2020 has left us with complete distrust in our police and government. My grandmother is— and I say this with the deepest love and respect — one of the most naive and innocent people I’ve ever met. A woman who quite literally can feel the pain of others, who does not have the capability of anything but love and kindness in her heart, has watched her perception of a world that she thought was right and just be completely shattered as images of police brutalizing innocent protesters; beating them bloody, pepper-spraying them with no rhyme or reason, stomping on them and spitting in their faces; were projected across all of our screens for months over the summer.
She watched, many days glassy-eyed, as a government she thought was built to protect us began to expose its ugly hand, which was wrought with evilness, selfishness, and repugnance, only feigning concern for the financial integrity of the mega-rich while showing blatant disregard for the lives and livelihood of millions of average American families in need. It broke my heart as I watched the optimism slowly leave her spirit.
2020 has left us knowing that half of the country does not care whether we live or die. We’ve spent the year watching half of the population continue to party, congregate, refuse to wear masks, and call this pandemic a hoax while the other half have had to bury their loved ones due to the negligence of others. We’ve watched our healthcare workers die in record numbers — not only from exposure to this deadly disease but to stress and suicide. Hospitals have been so overrun for months that they’ve run out of space for the bodies, working around the clock to try and save people who didn’t care enough to follow the rules in the first place.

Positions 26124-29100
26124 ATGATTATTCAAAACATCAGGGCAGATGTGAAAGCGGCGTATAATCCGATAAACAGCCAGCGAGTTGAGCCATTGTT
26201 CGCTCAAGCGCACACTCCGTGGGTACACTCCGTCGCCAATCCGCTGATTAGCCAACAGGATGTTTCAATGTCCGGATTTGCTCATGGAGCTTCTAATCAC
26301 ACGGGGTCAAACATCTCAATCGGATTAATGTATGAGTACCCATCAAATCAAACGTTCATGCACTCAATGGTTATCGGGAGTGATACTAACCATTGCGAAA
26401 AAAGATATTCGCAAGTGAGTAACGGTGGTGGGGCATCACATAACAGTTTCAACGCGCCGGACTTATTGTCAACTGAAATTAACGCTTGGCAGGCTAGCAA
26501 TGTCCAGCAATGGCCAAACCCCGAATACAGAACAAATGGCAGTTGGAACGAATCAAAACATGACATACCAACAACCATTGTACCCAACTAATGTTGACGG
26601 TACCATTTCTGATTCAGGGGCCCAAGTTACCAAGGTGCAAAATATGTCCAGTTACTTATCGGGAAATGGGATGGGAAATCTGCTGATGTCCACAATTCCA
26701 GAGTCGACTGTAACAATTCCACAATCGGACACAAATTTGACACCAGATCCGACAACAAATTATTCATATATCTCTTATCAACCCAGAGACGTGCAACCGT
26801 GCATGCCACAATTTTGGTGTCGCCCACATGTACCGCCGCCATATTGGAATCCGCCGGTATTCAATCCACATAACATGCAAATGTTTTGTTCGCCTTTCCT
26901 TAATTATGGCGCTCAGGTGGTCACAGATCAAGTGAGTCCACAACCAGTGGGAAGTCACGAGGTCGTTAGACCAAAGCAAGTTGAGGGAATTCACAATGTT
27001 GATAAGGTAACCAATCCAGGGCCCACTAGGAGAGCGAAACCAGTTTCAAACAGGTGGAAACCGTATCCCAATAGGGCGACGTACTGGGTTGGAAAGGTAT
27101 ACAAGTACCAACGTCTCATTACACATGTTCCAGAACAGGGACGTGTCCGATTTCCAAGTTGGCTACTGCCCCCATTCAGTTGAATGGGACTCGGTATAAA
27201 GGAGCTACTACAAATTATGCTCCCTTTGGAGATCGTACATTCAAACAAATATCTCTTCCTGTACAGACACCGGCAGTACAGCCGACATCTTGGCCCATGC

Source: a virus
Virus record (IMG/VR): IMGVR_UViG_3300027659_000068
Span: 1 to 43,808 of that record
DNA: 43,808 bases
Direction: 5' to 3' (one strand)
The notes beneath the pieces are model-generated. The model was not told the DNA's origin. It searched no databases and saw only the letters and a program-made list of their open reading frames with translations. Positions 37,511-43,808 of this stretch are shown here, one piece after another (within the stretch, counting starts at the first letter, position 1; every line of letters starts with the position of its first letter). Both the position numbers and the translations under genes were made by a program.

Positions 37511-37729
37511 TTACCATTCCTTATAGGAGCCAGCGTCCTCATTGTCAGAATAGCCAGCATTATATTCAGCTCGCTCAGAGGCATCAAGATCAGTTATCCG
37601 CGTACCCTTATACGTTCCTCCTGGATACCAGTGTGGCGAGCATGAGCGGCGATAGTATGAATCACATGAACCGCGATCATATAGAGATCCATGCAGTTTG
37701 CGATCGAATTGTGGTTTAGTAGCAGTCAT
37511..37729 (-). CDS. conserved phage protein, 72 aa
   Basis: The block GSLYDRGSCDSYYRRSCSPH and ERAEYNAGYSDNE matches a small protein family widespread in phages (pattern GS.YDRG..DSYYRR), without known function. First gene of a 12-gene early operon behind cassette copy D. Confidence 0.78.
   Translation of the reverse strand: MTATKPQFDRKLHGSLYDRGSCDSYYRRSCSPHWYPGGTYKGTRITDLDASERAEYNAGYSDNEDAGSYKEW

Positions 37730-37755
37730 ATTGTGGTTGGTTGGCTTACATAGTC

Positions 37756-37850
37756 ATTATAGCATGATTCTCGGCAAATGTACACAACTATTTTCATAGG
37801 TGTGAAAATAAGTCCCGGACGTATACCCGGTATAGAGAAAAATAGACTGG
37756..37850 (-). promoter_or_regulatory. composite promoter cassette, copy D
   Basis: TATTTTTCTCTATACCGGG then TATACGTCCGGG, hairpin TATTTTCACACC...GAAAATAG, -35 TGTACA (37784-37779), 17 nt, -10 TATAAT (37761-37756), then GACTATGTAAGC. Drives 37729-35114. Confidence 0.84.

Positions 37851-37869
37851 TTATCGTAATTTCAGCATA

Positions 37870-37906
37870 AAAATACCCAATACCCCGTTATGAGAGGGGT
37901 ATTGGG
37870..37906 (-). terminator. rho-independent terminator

Restaurant workers, retail workers, and transportation workers have been forced to put their lives on the line to keep a roof over their heads. Many people who have been dubbed essential workers now know with complete certainty that it was never themselves that were essential — only the bottom line. We are just bodies used to make money. Our capitalist system has made it abundantly clear that money shall be made regardless of how many lives it takes to get there.
2020 has left us knowing exactly where the priority of our government is. As this year comes to a close, we are offered another pathetic excuse for a stimulus bill full of gluttonous feasts for the rich and crumbs for the poor. We have been forced to sit back and watch politicians spend the entire year not only claiming that COVID-19 was a hoax but actively block pivotal aid for people in need — and now we watch these same people cut to the front of the line for the vaccine that so many frontline workers desperately need. We are left knowing that our lives explicitly do not, and have not ever, mattered to them.
2020 has left us exhausted, numb, hopeless, and isolated. Many of us have spent the majority of the year in complete isolation, deprived of the social interaction that humans so desperately need to survive. We have had to endure all of this trauma without the things in life that make us happy. We are left tired and pessimistic, feeling like we are too small to take on the megalith that is big business and corporate capitalistic greed.
I can’t think of one person in my life who hasn’t felt the barbaric consequences of this year on a deep and painful level. Everyone I know feels defeated in a way that scares me — and makes me angry.
While we know that the world won’t magically reset on 12 A.M. January 1st 2021, let people enjoy a bit of relief that the worst year in America’s recent history will be put to rest. This year has been so prolific that I believe we will view life in a pre-2020 and post-2020 sense. Life has changed. Things are different now. Traces of our old lives and the ‘before times’ seem so far away. This collective trauma has affected us in ways we don’t truly understand yet. Knowing this, we must learn to be gentle with ourselves and focus on our healing — taking care of yourself while the world goes up in flames may seem selfish but it’s one of the most important things you can do.
If anything good came out of this year it’s that more people are aware of just how severe these issues are. People who were previously in the dark have had no choice but to see the light of the reality we live in. Swaths of society have finally been awakened. With that in mind we must let 2020 leave us with a fire in our bellies that will only be put out by drastic systematic change.
And with that, the only thing left to say to 2020 is this: “good riddance and fuck you.”